Research shows happy romantic relationships boast physical health benefits

We don’t need science to tell us that love makes us happier, but thanks to a new body of research, it’s clear that a healthy relationship is good for your physical well-being.

Love sounds like a magic bullet: A healthy relationship can make you happier, live longer, age more gracefully, reduce stress, improve mental health, reduce pain, prevent a heart attack, improve your sleep and heal faster, according to Business Insider. Skeptical? Let’s look at some of the research.

New children's hospital building puts care at child's height

Photo by Beth Barton/DNK Digital
Child-centered design choices at Lucile Packard Children's Hospital fill the space with opportunities to touch and explore.

Pediatric patients started filling rooms at the new Lucile Packard Children's Hospital earlier this month, five years after its groundbreaking.

The Palo Alto-based enterprise draws specialty cases from around the world but also continues to fulfill a key local function. Nearly 3,000 children and pregnant mothers from Los Altos, Los Altos Hills and Mountain View passed through the hospital over the past year.

3 simple ways to stay healthy during the holidays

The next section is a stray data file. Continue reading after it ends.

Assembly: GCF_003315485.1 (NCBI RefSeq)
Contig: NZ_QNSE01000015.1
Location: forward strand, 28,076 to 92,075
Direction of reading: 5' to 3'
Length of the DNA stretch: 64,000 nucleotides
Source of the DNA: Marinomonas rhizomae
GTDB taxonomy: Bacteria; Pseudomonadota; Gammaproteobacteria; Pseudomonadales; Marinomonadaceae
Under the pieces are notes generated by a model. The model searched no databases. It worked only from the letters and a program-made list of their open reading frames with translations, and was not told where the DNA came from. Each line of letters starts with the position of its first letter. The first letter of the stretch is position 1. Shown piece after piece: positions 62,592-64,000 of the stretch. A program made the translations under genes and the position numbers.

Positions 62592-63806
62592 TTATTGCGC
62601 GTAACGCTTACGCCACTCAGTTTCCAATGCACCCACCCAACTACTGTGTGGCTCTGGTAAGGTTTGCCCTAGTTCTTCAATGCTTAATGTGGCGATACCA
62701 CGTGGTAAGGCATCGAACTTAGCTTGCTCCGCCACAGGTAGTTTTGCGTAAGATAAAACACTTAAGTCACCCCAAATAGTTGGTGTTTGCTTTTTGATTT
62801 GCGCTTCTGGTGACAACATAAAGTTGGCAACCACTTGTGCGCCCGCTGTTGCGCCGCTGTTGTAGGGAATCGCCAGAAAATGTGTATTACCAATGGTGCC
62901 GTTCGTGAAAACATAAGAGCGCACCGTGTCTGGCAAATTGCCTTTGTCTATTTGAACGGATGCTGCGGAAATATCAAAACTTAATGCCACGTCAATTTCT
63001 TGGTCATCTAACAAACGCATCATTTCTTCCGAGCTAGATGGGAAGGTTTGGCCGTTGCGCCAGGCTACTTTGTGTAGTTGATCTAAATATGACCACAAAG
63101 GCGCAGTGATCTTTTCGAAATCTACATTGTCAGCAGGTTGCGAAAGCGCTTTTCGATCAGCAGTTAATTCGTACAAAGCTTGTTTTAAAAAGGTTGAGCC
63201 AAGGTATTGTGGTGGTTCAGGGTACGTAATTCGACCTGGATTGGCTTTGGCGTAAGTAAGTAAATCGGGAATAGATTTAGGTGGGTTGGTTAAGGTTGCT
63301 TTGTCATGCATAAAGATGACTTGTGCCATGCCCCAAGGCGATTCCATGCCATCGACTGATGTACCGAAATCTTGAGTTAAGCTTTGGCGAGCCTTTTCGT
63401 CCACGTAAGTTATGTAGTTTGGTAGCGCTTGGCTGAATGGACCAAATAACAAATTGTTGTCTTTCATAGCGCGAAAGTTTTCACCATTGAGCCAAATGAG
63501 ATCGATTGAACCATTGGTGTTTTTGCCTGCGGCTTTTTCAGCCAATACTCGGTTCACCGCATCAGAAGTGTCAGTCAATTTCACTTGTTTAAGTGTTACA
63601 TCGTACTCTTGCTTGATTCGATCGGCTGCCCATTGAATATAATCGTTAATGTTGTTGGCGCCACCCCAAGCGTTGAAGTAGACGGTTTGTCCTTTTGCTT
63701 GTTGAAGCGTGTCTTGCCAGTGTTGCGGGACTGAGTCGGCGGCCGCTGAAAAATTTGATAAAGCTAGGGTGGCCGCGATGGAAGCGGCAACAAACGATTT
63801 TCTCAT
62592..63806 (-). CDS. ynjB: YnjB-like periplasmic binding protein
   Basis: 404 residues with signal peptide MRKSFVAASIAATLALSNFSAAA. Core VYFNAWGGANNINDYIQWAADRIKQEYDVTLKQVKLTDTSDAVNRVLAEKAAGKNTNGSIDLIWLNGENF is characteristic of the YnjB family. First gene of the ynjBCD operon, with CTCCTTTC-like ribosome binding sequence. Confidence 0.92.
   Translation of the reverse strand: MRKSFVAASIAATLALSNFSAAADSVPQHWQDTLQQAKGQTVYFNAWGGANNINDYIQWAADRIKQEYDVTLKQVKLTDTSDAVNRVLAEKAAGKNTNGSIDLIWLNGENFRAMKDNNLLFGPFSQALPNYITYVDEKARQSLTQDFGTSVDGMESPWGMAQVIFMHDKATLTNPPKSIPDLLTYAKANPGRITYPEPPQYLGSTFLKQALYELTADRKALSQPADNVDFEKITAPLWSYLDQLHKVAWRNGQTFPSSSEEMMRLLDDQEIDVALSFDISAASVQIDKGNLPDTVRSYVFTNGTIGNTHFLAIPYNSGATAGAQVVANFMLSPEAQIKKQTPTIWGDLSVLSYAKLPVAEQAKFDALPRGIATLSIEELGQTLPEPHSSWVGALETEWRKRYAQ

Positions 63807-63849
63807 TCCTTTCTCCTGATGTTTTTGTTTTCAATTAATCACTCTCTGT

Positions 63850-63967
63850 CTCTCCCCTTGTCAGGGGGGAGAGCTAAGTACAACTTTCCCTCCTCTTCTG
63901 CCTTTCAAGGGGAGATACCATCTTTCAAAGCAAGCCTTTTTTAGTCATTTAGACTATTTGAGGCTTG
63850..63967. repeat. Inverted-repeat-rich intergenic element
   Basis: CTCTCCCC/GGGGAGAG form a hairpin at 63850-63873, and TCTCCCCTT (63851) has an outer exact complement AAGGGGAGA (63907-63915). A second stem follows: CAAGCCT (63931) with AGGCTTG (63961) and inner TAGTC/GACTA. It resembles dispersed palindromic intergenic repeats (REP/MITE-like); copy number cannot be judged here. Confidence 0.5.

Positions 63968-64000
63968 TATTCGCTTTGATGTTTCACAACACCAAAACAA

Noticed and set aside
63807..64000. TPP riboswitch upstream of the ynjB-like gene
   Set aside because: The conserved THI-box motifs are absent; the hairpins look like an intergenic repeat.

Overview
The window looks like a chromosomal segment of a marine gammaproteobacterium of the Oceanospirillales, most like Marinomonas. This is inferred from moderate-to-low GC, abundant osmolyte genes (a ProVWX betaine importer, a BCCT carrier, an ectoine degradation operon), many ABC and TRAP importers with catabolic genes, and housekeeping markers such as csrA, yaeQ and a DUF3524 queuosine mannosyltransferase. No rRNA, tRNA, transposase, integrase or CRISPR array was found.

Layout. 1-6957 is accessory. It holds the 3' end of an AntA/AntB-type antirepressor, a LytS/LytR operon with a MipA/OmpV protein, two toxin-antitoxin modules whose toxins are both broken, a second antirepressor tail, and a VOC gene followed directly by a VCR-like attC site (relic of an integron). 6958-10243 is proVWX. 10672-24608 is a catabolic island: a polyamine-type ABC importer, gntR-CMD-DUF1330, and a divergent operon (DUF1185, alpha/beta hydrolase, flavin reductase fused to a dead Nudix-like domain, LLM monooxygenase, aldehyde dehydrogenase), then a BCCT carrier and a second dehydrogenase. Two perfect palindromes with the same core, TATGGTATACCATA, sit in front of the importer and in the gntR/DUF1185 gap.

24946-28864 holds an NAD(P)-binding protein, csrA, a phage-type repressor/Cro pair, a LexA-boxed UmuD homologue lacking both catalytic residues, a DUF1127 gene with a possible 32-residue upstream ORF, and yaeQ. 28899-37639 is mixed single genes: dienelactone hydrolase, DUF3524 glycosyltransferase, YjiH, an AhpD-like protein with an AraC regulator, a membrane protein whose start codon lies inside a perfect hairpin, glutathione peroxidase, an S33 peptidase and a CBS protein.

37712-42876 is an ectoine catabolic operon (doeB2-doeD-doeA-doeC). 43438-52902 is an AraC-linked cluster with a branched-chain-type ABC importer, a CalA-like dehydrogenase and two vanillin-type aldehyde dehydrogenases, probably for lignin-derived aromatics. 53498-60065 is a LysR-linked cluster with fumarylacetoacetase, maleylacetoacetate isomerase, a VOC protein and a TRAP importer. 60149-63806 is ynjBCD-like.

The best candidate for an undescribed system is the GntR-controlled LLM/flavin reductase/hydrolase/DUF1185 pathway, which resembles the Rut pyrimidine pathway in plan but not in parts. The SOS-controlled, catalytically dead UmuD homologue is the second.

Based on research conducted by Stanford University’s BeWell program, Americans on average gain one pound per year during the holidays.

LAH yoga practice gives athletic intro to breath and body

Pam Walatka, a longtime resident of Los Altos Hills before she moved to the mountains above Los Gatos in 2011, has been leading “Pam’s Yoga Fitness” at Los Altos Hills Town Hall weekly more or less without pause for the past 12 years.

The class, which meets 10:15-11:30 a.m. Wednesdays, convenes in the airy, light-filled council chambers, a perk Walatka credits with keeping her students coming year after year. The town’s Parks and Recreation Department recently added a new feature, the Flex Pass, which allows people to pay for individual classes and drop in rather than committing to an eight-week session.

LA clinician uses neurofeedback for eating disorders

Megan V. Winslow/Town Crier
Technician Clay Jorgenson shows Town Crier reporter Grace Hase the different brain waves from her EEG. Los Altos clinician Theresa Chesnut is using neurofeedback to treat patients.

The brain of someone with an eating disorder is fear-based, according to Los Altos clinician Theresa Chesnut.

It’s why sufferers starve themselves, binge and purge their food or compulsively exercise to lose an amount of weight that will never be satisfying.

Author shows link between climate change, health in new book


In a world where climate change has become a hot topic as a result of increasingly common environmental disasters, physicians Paul Auerbach and Jay Lemery aim to shift the conversation from the environment to health impacts with their new book “Enviromedics: The Impact of Climate Change on Human Health.”

Auerbach, a Los Altos resident, and Lemery, from Colorado, said they coined the term “enviromedics,” defined in the book as “the effects, consequences, and study of the impacts of environmental change upon human health.”

Schools »

Read More

Sports »

Read More

People »

Read More

Special Sections »

Special Sections
Read More

Photos of Los Altos

Browse and buy photos